Nash v Bulga Underground Operations Pty Ltd (re Newstead) (2015)
Bulga Underground Operations Pty Ltd (Bulga) is in the coal mining industry. In August 2010, Mr Newstead, a worker, was changing the picks on a shearer’s cutter drum when a slab of coal fell from the exposed roof above the drum and struck him, causing serious injury.
A supervisor had inspected the worksite earlier and said nothing about the risk of someone working under an unsupported roof.
The District Court of NSW found Bulga guilty of breaching section 8(1) of the Occupational Health and Safety Act 2000 (NSW) for failing to:
- install secondary roof support;
- ensure that the pick changing was conducted under a supported roof;
- ensure that the pick changing was conducted at the maingate (i.e. the roadway in which the main panel conveyor is installed) or at a take-off chute under a supported roof;
- conduct a risk assessment;
- ensure that Mr Newstead was provided with adequate information training, and instruction;
- adequately supervise Mr Newstead and the longwall crew to ensure that the maingate cutter drums were positioned under a supported roof; and
- adequately supervise Mr Newstead and the longwall crew to ensure that a risk assessment was undertaken to identify hazards arising from the Huesker mesh (a strong mesh fabric).
The Court found that the following things were foreseeable:
- the risk of having an unsupported roof;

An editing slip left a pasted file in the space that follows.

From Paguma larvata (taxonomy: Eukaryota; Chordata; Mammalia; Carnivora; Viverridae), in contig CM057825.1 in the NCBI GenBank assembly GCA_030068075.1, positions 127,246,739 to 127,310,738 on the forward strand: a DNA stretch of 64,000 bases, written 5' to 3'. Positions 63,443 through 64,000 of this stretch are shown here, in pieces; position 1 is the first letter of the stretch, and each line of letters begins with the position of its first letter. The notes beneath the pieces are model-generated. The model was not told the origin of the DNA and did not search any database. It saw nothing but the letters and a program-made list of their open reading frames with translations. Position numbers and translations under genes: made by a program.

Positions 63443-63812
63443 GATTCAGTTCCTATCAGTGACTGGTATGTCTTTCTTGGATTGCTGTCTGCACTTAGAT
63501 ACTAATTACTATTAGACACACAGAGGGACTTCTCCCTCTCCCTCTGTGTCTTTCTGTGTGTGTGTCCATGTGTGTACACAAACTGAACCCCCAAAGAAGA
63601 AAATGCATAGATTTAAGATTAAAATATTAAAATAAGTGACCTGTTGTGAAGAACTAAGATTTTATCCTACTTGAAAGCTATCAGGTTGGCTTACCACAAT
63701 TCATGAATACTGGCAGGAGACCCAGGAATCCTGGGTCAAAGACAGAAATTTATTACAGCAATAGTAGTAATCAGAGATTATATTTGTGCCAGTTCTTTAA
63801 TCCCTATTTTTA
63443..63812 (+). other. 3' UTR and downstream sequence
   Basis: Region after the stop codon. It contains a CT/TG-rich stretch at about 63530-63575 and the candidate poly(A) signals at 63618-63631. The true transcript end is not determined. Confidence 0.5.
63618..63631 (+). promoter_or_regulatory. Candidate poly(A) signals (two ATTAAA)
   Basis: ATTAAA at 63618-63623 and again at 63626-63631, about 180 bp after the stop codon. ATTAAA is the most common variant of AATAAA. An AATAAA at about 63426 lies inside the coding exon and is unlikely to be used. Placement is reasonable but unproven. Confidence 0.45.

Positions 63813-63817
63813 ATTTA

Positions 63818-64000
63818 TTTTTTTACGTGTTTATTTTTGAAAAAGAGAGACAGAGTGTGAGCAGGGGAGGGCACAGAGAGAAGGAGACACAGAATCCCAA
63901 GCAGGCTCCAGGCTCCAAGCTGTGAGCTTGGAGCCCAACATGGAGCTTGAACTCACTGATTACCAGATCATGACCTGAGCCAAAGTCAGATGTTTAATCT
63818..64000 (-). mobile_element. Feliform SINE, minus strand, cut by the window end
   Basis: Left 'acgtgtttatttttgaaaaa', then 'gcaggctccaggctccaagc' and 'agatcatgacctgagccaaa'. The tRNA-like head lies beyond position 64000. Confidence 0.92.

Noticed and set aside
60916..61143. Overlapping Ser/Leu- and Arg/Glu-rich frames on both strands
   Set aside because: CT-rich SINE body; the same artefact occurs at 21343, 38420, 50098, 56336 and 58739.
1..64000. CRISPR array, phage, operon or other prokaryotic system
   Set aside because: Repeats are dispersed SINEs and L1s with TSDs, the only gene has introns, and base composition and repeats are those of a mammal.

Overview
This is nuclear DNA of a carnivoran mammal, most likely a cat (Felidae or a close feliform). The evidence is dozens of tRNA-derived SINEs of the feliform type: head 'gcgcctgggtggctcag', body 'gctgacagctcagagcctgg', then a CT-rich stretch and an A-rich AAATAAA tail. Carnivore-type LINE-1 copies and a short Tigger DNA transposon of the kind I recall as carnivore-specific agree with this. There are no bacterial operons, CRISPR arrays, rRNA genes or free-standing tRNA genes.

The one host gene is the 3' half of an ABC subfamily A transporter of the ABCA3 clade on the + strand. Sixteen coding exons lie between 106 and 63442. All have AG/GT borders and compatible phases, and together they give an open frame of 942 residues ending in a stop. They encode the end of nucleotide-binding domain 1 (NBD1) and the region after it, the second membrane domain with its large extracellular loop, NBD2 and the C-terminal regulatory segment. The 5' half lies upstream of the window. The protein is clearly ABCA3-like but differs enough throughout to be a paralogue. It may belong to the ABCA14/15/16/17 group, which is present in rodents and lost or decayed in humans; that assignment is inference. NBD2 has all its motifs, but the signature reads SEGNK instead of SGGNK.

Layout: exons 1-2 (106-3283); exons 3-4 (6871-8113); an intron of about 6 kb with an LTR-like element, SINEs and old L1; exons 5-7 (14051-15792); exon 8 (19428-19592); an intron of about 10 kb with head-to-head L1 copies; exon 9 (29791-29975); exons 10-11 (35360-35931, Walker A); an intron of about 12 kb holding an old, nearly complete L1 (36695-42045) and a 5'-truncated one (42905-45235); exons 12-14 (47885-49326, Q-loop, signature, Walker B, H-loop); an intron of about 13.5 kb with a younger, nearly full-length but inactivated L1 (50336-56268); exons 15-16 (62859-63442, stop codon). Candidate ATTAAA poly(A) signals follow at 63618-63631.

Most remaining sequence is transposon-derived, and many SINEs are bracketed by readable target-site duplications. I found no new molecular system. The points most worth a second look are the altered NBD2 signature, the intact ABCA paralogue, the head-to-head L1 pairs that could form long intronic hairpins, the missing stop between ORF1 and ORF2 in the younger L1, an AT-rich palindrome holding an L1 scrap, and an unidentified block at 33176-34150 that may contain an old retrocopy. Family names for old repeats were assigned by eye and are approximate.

- the serious nature of the risk;
- the consequences arising from the risk; and
- the availability of means to minimise the risk.
In sentencing Bulga, the Court took into account that:
- Bulga had numerous safety systems, measures and documents in place covering all aspects of the pick changing process (although they did not expressly cover the additional hazards that arose with pick changing at the end of the longwall when Huesker mesh was deployed);
- Bulga acted immediately to put systems in place to mitigate further risk; and
- the considerable legal fees incurred by Bulga would act as a deterrent.
The high-risk nature of the mining industry meant that deterrence remained a factor in sentencing to show other employers that workers’ safety is paramount and that there are considerable consequences of breaching safety obligations.
However, Bulga’s contrition and remorse led the Court to impose a reduced penalty of $75,000, where the maximum penalty available was $825,000.
You must ensure that you not only have well-established and sound safety management systems in place, but also that workers act in compliance with those systemes You can do this by ensuring that workers:
- are adequately trained in the systems; and
- receive appropriate work supervision.